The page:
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12n. « The new heavens and new earth” (ovx8usvn) which God promised to create, Isa. Ixv. 17. lxvi. 22. which refers to per Triun, the days of the Messiah.' The later Jews sometimes call it, tiny the future world, though usually by that expression they intend the world of future bliss. But the world here intended is no other but the promised state of the church under the gospel. This, with the worship of God therein, with especial relation to the Messiah, the Author and Mediator of it, administering its heavenly things before the throne of grace, thereby rendering it spiritual and heavenly, and diverse from the state of the worship of the Old Testament which was worldly and carnal, was " the world to come," that the Jews looked for, and which in this place is intended by the apostle. This we must farther confirm, as the foundation of the ensuing exposition. That this then is the intendment of the apostle, appeareth,

First, From the limitation annexed, asga és dangusv, « concerning which we treat." This is the world whereof he treats with the Hebrews in this epistle, namely, the gospel-state of the church, the worship whereof he had in the words immedi. ately foregoing pressed them to the observance of. And not only so, but described it also, by that state wherein the miraculous gifts of the Holy Ghost were given and enjoyed. And the mention of them, in the words directly preceding, is that dea scription of the world to come, which the apostle in these words refers to, « concerning which we speak.” . And the tradition of this new world, or the restoration of all things under the Messiah, was one of the principal reports of truth received among the Jews with which the apostle presseth them.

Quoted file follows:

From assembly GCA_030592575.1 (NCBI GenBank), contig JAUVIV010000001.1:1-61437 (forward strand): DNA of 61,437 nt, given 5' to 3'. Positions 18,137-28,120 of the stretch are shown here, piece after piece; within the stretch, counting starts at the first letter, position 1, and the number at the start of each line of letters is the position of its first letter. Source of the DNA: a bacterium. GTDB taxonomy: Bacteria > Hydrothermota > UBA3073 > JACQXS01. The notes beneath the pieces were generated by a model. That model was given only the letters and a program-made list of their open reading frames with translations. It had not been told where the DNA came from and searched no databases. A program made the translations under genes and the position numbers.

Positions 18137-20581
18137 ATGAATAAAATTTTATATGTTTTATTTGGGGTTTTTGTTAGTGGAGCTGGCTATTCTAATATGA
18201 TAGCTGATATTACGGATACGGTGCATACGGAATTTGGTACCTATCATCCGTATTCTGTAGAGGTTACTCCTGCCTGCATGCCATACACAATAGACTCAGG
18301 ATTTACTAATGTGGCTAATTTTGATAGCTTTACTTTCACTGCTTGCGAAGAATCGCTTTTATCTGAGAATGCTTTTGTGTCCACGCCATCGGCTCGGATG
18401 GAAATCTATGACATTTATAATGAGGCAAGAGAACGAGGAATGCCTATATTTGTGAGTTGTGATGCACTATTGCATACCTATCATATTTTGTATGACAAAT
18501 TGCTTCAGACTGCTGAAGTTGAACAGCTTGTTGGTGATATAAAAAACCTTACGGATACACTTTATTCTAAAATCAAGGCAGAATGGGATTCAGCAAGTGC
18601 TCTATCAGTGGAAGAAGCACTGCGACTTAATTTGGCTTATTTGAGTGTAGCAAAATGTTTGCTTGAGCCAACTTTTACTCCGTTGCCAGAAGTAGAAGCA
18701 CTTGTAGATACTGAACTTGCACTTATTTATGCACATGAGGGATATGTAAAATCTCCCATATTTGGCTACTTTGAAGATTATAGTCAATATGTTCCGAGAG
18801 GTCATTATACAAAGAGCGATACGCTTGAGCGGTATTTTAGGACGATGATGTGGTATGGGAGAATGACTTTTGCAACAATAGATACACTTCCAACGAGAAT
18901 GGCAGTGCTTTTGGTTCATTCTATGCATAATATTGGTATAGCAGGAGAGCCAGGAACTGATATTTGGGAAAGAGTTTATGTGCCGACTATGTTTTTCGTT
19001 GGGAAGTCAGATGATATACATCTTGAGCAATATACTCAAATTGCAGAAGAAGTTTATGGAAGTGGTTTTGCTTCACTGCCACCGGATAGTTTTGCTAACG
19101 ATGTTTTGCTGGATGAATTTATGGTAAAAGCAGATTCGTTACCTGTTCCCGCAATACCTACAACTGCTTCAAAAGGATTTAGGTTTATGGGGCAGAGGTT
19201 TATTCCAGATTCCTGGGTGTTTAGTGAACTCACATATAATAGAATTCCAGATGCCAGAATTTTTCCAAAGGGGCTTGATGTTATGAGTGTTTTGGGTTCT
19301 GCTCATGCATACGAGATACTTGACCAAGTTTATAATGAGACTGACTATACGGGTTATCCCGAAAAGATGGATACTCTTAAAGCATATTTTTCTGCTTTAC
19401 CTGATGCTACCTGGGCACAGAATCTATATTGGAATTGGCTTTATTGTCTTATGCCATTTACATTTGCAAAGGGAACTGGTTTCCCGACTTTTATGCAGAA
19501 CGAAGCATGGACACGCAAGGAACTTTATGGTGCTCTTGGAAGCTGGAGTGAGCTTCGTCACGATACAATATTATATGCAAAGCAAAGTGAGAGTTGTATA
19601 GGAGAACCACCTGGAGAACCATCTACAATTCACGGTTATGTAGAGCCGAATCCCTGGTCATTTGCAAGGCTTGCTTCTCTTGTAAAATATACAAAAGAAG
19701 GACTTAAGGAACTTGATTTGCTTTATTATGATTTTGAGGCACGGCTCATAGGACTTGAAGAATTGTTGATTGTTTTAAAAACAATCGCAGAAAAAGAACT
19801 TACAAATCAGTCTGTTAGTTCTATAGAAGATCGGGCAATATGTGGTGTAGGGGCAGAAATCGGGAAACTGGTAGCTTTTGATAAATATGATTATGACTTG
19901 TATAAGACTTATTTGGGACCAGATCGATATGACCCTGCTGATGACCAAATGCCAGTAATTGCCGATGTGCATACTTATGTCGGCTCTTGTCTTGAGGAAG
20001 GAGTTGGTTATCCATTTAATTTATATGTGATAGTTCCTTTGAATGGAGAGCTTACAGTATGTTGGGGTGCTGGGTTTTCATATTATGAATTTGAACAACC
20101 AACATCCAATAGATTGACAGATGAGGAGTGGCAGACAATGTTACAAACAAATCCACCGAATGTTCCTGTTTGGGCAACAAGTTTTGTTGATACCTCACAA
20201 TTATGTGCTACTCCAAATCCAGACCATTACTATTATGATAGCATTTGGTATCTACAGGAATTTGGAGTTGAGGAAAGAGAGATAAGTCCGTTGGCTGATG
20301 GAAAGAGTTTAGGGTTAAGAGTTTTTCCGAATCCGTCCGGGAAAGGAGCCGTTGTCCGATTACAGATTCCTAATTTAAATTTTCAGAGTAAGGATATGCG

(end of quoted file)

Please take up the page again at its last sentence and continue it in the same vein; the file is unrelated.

Some suppose that nanopein,' we speak,' is put for sannoauty, 6 we have spoken,' and would have it refer to chap. i. 6. But what the apostle there intendeth by the ' world,' we have sufficiently evinced and declared.. The world' there, by an usual synecdoche is put for the habitable earth, tuidice, which the Son of God made and came to, John i, 11. Here a certain state and condition of things in the world, about which he treated with the Hebrews, is intended.

Besides, they who would thus change the word, (Grotius, Crel. lius, Schlictingius) by the « world," chap. i. 6. understand heaven itself, the state of glory, which is not here insisted on by the apostle. For,

Secondly, He treats of that which was already done in the " crowning of Jesus with glory and honour,'' as the words following do manifest. This crowning of him, was upon his ascension, as we have before proved at large. Then was not the state of glory made subject to him, because it was not then, nor is yet in VOL. III.

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being. And therefore they who turn 'we speak,' into 'we have before spoken,' are forced also to pervert the following words, and to interpret, “ he hath made all things subject unto lim,” he hath purposed or decreed so to do; both without cause or reason. The world whereof the apostle treats was immediately made subject to Jesus ; that is, the church of the New Testament, when God anointed him “ King upon his holy hill of Sion;" and therefore in the Psalm is there mention made of those other parts of the creation to be joined in this subjection, that have no relation unto heaven.